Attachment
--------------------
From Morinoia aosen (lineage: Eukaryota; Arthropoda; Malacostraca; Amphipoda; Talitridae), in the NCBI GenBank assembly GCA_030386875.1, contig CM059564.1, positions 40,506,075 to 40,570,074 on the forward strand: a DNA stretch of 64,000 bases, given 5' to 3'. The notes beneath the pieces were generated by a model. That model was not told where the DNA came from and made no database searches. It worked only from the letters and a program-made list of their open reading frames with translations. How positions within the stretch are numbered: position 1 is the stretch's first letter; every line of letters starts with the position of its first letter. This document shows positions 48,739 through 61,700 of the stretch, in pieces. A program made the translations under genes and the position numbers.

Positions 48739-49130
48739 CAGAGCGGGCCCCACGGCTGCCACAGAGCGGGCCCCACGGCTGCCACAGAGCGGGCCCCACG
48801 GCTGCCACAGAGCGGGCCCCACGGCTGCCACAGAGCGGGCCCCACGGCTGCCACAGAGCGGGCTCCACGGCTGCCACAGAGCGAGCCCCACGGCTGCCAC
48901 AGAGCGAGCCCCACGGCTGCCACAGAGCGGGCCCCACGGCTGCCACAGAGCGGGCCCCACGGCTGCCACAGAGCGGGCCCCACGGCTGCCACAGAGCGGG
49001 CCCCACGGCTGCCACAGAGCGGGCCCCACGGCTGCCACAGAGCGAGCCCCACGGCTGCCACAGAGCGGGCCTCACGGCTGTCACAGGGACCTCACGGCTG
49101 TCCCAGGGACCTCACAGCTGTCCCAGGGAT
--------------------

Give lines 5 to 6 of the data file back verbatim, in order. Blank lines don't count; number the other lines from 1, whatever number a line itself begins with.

48901 AGAGCGAGCCCCACGGCTGCCACAGAGCGGGCCCCACGGCTGCCACAGAGCGGGCCCCACGGCTGCCACAGAGCGGGCCCCACGGCTGCCACAGAGCGGG
49001 CCCCACGGCTGCCACAGAGCGGGCCCCACGGCTGCCACAGAGCGAGCCCCACGGCTGCCACAGAGCGGGCCTCACGGCTGTCACAGGGACCTCACGGCTG